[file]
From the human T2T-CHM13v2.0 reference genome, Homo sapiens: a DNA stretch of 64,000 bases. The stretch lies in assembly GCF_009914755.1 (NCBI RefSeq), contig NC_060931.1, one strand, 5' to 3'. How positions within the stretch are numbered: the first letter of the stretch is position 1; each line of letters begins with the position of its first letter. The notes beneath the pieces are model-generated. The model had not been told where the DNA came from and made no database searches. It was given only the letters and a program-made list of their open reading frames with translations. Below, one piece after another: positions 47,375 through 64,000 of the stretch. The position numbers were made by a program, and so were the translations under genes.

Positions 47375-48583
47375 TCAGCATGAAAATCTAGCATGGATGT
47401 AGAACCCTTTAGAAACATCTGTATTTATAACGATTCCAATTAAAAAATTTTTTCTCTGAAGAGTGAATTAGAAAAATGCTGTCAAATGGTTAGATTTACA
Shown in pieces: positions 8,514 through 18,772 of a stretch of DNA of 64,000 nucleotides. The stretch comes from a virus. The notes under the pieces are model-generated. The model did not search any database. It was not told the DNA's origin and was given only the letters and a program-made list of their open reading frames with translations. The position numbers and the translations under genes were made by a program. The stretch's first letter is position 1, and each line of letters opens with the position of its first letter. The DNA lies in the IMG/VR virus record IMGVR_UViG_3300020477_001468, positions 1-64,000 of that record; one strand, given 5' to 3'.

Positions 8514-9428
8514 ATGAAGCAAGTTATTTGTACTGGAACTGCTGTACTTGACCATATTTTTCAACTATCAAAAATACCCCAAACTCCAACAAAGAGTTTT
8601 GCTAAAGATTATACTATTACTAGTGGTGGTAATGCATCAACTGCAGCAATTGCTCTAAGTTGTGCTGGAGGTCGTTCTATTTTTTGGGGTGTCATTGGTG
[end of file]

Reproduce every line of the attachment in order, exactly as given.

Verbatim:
From the human T2T-CHM13v2.0 reference genome, Homo sapiens: a DNA stretch of 64,000 bases. The stretch lies in assembly GCF_009914755.1 (NCBI RefSeq), contig NC_060931.1, one strand, 5' to 3'. How positions within the stretch are numbered: the first letter of the stretch is position 1; each line of letters begins with the position of its first letter. The notes beneath the pieces are model-generated. The model had not been told where the DNA came from and made no database searches. It was given only the letters and a program-made list of their open reading frames with translations. Below, one piece after another: positions 47,375 through 64,000 of the stretch. The position numbers were made by a program, and so were the translations under genes.

Positions 47375-48583
47375 TCAGCATGAAAATCTAGCATGGATGT
47401 AGAACCCTTTAGAAACATCTGTATTTATAACGATTCCAATTAAAAAATTTTTTCTCTGAAGAGTGAATTAGAAAAATGCTGTCAAATGGTTAGATTTACA
Shown in pieces: positions 8,514 through 18,772 of a stretch of DNA of 64,000 nucleotides. The stretch comes from a virus. The notes under the pieces are model-generated. The model did not search any database. It was not told the DNA's origin and was given only the letters and a program-made list of their open reading frames with translations. The position numbers and the translations under genes were made by a program. The stretch's first letter is position 1, and each line of letters opens with the position of its first letter. The DNA lies in the IMG/VR virus record IMGVR_UViG_3300020477_001468, positions 1-64,000 of that record; one strand, given 5' to 3'.

Positions 8514-9428
8514 ATGAAGCAAGTTATTTGTACTGGAACTGCTGTACTTGACCATATTTTTCAACTATCAAAAATACCCCAAACTCCAACAAAGAGTTTT
8601 GCTAAAGATTATACTATTACTAGTGGTGGTAATGCATCAACTGCAGCAATTGCTCTAAGTTGTGCTGGAGGTCGTTCTATTTTTTGGGGTGTCATTGGTG